While Nantucket’s year-round and seasonal residents have demonstrated their generosity in countless fundraising efforts over the years (among the latest and largest was the $34 million campaign for the other island movie theater, the Dreamland), yet the speed and Internet-based nature of the Starlight’s Kickstarter campaign made it unique.
It was, perhaps, a fitting show of support for an establishment that is itself a unique piece of Nantucket. The Starlight, which was known as the Gaslight Theatre for decades under the ownership of Rob Mitchell, has evolved into a hybrid business: a 90-seat movie theater in the heart of the core district that features a full-service restaurant, bar and a popular patio area where musicians perform during the summer months.
Moviegoers are allowed to bring a glass of beer or wine into the theater with them – something Watson and Weiner’s customers say is one of their favorite aspects of the Starlight experience.
The intimate 90-seat theater “almost looks, right now, like we took a garage or something and made a theater out of it,” Weiner said with a laugh.
He and Watson are mindful, however, to make sure that the new upgrades of the projector and the interior of the theater do not alter any of the Starlight’s charm.
“We’ve learned from the experience of other places that have done a change and it’s not always the best change,” Weiner said. “That’s what we don’t want to do – make such a drastic change that it affects the whole thing.”
Watson and Weiner are not only co-owners of the Starlight, but also brothers-in-law. Weiner is married to Watson’s sister, town treasurer Deborah Weiner, who along with Watson’s mother, Susan Widger, round out the four-person family team that owns and operates the Starlight.
They acquired the business from Jim Warwick and his wife, Ruth Simpson Warwick, in 2007. Watson had been working for the Warwicks in 2004, and learned about the movie business and operating the 35mm projector from Mitchell.
But it’s the two men, Watson and Weiner, who live and breathe the Starlight. Weiner cooks lunch and dinner seven days a week in the kitchen, while Watson lives in the second-floor apartment above the Starlight, operates the projector, and handles the movie selection.
“When I started, I came to run the restaurant and knew nothing about running movies,” Watson said. “But Rob Mitchell, who used to own the Gaslight, was still here teach- ing them how to run the projector, so I went in there and took over. It took me a little less than 24 hours to master it. He taught me one day, and I showed a movie the next night. I was (expletive) my pants.”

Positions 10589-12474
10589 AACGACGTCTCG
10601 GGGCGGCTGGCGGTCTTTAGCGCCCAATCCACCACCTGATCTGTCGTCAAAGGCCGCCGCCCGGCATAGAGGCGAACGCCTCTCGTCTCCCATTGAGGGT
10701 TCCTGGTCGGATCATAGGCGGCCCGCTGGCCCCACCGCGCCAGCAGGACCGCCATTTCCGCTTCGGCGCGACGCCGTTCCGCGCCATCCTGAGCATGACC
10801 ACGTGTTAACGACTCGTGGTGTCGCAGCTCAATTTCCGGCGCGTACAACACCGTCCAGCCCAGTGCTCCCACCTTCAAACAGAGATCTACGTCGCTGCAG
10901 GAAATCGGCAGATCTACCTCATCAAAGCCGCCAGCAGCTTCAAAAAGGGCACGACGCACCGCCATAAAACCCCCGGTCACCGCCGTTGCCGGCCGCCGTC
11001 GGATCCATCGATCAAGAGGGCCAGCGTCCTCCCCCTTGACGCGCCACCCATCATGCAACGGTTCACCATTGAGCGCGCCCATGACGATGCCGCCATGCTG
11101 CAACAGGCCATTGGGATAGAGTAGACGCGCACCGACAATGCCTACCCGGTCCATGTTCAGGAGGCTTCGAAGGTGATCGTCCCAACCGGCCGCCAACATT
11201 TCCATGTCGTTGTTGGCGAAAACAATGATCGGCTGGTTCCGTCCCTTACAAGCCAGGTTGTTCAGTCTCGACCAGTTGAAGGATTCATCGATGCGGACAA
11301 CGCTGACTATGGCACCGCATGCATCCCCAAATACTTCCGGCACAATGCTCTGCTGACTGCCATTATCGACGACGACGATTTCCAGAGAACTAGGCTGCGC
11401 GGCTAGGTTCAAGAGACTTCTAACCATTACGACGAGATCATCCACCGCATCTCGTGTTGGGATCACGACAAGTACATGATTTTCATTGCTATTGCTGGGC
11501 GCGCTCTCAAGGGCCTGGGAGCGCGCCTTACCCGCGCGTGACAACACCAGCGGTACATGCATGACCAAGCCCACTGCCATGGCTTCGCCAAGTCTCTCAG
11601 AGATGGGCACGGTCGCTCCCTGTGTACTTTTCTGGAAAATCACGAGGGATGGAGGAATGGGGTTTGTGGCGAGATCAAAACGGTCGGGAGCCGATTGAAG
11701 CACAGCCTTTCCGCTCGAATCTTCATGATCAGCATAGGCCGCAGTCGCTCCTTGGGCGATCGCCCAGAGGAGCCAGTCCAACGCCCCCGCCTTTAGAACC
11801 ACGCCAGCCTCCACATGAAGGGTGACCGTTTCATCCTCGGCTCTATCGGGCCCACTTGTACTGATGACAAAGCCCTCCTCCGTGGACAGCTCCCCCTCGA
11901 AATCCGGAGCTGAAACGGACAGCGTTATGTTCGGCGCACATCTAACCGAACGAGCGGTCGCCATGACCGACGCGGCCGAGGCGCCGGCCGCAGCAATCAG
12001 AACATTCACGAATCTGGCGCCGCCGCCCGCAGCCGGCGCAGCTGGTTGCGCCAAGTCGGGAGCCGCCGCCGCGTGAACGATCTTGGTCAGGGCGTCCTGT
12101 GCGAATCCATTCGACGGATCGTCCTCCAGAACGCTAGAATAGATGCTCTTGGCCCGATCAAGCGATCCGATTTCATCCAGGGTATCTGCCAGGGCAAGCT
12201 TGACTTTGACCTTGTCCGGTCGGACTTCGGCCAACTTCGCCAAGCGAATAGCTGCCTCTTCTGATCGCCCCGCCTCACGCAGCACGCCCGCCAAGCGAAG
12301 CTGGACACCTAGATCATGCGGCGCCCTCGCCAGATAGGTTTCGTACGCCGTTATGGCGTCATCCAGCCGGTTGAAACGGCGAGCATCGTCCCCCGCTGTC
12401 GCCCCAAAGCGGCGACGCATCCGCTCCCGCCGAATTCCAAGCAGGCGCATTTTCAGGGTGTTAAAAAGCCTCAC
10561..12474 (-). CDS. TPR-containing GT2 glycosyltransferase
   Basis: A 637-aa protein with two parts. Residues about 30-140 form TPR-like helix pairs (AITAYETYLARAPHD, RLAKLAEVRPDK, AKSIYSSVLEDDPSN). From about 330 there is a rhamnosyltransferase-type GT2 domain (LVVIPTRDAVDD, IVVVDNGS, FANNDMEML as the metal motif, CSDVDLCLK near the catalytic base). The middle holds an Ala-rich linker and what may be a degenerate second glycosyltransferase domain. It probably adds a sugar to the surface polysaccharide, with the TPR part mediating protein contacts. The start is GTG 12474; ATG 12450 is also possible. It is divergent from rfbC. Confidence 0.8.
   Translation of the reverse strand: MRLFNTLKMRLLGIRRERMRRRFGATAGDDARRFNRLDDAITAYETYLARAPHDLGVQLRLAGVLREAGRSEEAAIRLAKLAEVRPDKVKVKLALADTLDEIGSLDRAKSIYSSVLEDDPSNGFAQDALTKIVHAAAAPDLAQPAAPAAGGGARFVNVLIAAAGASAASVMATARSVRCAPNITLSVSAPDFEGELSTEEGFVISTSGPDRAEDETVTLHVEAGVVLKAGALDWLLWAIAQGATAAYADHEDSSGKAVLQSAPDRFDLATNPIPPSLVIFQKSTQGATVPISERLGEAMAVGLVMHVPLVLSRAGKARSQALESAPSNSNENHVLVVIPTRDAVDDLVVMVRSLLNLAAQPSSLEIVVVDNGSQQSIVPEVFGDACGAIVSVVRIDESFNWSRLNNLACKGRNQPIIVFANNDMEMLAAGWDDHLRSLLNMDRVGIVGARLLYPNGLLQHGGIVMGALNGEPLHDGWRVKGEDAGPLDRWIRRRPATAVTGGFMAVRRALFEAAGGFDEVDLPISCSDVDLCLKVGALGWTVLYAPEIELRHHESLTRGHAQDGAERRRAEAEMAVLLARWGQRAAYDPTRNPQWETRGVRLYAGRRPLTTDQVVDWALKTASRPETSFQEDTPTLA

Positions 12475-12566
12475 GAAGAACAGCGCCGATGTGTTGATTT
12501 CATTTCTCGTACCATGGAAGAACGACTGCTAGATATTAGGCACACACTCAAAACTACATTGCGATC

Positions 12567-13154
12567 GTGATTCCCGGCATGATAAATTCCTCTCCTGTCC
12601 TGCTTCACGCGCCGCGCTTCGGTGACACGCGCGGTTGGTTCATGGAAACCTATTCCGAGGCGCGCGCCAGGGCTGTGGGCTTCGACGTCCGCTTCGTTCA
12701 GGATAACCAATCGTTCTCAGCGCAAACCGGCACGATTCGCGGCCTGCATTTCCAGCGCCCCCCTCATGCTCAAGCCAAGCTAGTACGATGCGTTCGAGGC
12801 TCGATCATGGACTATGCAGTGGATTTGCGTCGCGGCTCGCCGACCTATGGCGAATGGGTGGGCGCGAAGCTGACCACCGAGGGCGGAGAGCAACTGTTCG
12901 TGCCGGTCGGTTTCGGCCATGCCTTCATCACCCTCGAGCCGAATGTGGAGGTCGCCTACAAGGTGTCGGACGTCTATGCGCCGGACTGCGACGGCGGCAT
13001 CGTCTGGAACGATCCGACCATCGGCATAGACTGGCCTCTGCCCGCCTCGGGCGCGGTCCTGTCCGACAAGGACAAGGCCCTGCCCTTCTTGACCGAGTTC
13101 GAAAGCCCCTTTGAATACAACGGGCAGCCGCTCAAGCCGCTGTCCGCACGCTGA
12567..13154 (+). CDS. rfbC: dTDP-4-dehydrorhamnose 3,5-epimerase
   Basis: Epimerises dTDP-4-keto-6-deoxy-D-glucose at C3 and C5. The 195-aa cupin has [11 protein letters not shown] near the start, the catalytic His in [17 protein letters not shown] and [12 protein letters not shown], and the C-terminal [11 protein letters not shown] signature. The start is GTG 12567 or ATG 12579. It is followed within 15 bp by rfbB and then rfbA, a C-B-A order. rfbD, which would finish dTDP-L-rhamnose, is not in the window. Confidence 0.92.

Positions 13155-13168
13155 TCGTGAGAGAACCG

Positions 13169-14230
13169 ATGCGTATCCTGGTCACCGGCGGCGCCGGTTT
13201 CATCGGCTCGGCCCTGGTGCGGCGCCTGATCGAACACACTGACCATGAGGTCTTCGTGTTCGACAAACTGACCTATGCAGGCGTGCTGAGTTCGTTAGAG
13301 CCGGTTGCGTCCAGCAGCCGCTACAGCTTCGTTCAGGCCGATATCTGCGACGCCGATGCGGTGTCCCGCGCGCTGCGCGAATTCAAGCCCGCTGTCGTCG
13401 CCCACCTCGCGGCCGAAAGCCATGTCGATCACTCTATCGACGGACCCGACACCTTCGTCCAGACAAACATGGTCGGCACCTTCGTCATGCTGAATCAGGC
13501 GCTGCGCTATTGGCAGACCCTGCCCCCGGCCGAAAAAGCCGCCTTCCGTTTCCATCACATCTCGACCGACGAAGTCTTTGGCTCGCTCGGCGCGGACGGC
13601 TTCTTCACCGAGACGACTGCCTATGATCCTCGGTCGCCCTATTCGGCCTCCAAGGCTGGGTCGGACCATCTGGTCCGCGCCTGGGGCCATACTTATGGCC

The fundraising campaign to convert the theater to digital projection is in now in the past, but there’s another challenge that won’t be going away: the Starlight is once again operating in a two-movie-theater town. The return of the Dream- land Theater – just a block away from the Starlight – means Watson and Weiner are now competing against a well-financed nonprofit with a state-of-the-art, 320-seat theater.
But the return of the Dreamland has been marked so far by friendly competition, recent cooperation on movie scheduling, and a realization that another draw to downtown Nantucket was a good thing for the Starlight, the two said.
“They’ve both been in existence for 40 years together, so there’s no reason why they can’t continue to coexist,” Watson said. “When I took over this place, Jon (Anastos) was running the old Dreamland and he taught me a lot. I’d walk across the street and ask him questions and he’d give me the answers,” Watson said of Anastos, who was rehired to manage the new Dreamland, but has since left the theater.
“I just went over there the other day, sat down and talked about the schedules and said ‘OK, here we are for the second week in a row with the same movies, so let’s talk’,” Watson added. “We worked it out so each night it’s a movie they’re not playing. They’re willing to work with us. I think as long as we work together, it’s fine.” Weiner agreed.
“Each one of us has a different objective and way of going about it – they’re in their own world, and we’re in our own world, and we’re trying to share what’s in the middle,” he said. “And they have a lot of hurdles and obstacles just like we do. It’s competition, and we understand that. But all in all, we both want to bring movies to Nantucket.”
Jason Graziadei is a staff writer at The Inquirer and Mirror, Nantucket’s newspaper since 1821.